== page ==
There is a strange story in a later book of Scripture, which almost reads as if it had been modelled on some reminiscence of these words of the dying Jacob -- and is, at any rate, a remarkable illustration of them. The kingdom of Israel, of which the descendants of Joseph were the most conspicuous part, was in the very crisis and agony of one of its Syrian wars. Its principal human helper was 'fallen sick of the sickness whereof he died.' And to his death-bed came, in a passion of perplexity and despair, the irresolute weakling who was then king, bewailing the impending withdrawal of the nation's best defence. The dying Elisha, with curt authority, pays no heed to the tears of Joash, but bids him take bow and arrows. 'And he said to the king of Israel, Put thine hand upon the bow,' and he put his hand upon it; and 'Elisha put his hands upon the king's hands.' Then, when the thin, wasted, transparent fingers of the old man were thus laid, guiding and infusing strength, by a strange paradox, into the brown, muscular hands of the young king, he tells him to open the casement that looked eastward towards the lands of the enemy, and, as the blinding sunshine and the warm air streamed into the sick-chamber, he bids him draw the bow. He was obeyed, and, as the arrow whizzed Jordanwards, the dying prophet followed its flight with words brief and rapid like it, 'the arrow of the Lord's deliverance.' Here we have all the elements of our text singularly repeated -- the dying seer, the king the representative of Joseph in the royal dignity to which his descendants have come, the arrows and the bow, the strength for conflict by the touch of hands that had the strength of God in them. The lesson of that paradox that the dying gave strength to the living, the feeble to the strong, was the old one which is ever new, that mere human power is weakness when it is strongest, and that power drawn from God is omnipotent when it seems weakest. And the further lesson is the lesson of our text, that our hands are then strengthened, when His hands are laid upon them, of whom it is written: 'Thou hast a mighty arm: strong is Thy hand, and high is Thy right hand.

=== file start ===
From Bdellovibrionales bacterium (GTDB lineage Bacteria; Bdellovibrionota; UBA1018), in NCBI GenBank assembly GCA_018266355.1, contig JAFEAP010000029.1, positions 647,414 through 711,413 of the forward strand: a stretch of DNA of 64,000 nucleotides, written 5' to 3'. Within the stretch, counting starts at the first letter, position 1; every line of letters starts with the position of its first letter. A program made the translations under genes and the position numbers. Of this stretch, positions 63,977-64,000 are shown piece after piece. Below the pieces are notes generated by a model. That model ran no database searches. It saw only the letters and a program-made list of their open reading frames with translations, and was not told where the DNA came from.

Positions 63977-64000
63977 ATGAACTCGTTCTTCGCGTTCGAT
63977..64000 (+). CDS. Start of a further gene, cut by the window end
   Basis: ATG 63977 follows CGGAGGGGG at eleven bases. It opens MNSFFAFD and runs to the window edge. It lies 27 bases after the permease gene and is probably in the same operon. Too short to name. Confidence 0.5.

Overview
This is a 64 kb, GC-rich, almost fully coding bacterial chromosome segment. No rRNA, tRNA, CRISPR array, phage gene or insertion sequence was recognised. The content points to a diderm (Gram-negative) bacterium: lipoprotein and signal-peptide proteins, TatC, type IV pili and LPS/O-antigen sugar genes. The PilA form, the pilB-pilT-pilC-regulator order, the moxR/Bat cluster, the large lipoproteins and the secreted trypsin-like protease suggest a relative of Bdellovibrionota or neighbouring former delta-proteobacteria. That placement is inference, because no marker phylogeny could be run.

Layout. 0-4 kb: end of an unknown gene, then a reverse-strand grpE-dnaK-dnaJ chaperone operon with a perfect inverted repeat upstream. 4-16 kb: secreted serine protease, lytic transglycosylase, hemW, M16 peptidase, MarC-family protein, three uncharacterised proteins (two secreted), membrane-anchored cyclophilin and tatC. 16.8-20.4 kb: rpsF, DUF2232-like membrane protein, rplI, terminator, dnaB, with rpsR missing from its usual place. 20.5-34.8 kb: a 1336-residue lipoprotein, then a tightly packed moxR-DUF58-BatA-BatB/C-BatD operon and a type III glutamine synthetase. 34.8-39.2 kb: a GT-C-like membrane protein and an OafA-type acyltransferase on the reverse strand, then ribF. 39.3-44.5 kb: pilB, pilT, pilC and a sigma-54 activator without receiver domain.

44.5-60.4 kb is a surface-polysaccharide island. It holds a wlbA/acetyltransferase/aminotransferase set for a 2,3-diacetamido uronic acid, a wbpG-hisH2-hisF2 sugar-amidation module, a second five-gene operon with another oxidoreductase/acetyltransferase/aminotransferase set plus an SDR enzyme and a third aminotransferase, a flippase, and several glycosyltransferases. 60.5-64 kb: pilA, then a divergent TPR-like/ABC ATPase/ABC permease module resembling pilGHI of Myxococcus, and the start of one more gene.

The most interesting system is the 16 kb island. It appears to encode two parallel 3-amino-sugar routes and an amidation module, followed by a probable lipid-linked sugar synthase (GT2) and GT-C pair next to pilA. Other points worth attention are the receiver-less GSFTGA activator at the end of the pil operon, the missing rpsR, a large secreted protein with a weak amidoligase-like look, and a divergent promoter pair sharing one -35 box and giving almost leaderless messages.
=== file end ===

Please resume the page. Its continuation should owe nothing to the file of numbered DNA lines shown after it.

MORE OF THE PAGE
As a father in old days might have taken his little boy out to the butts, and put a bow into his hand, and given him his first lesson in archery, directing his unsteady aim by his own firmer finger, and lending the strength of his wrist to his child's feebler pull, so God does with us. The sure, strong hand is laid on ours, and is 'profitable to direct.' A wisdom not our own is ever at our side, and ready for our service. We but dimly perceive the conditions of the conflict, and the mark at which we should aim is ever apt to be obscured to our perceptions. But in all cases where conscience is perplexed, or where the judgment is at fault, we may, if we will, have Him for our teacher. And when we know not where to strike the foes that seem invulnerable, like the warrior who was dipped in the magic stream, or clothed in mail impenetrable as rhinoceros' hide, He will make us wise to know the one spot where a wound is fatal. We shall not need to fight as he that beats the air; to strike at random; or to draw our bow at a venture, if we will let Him guide us.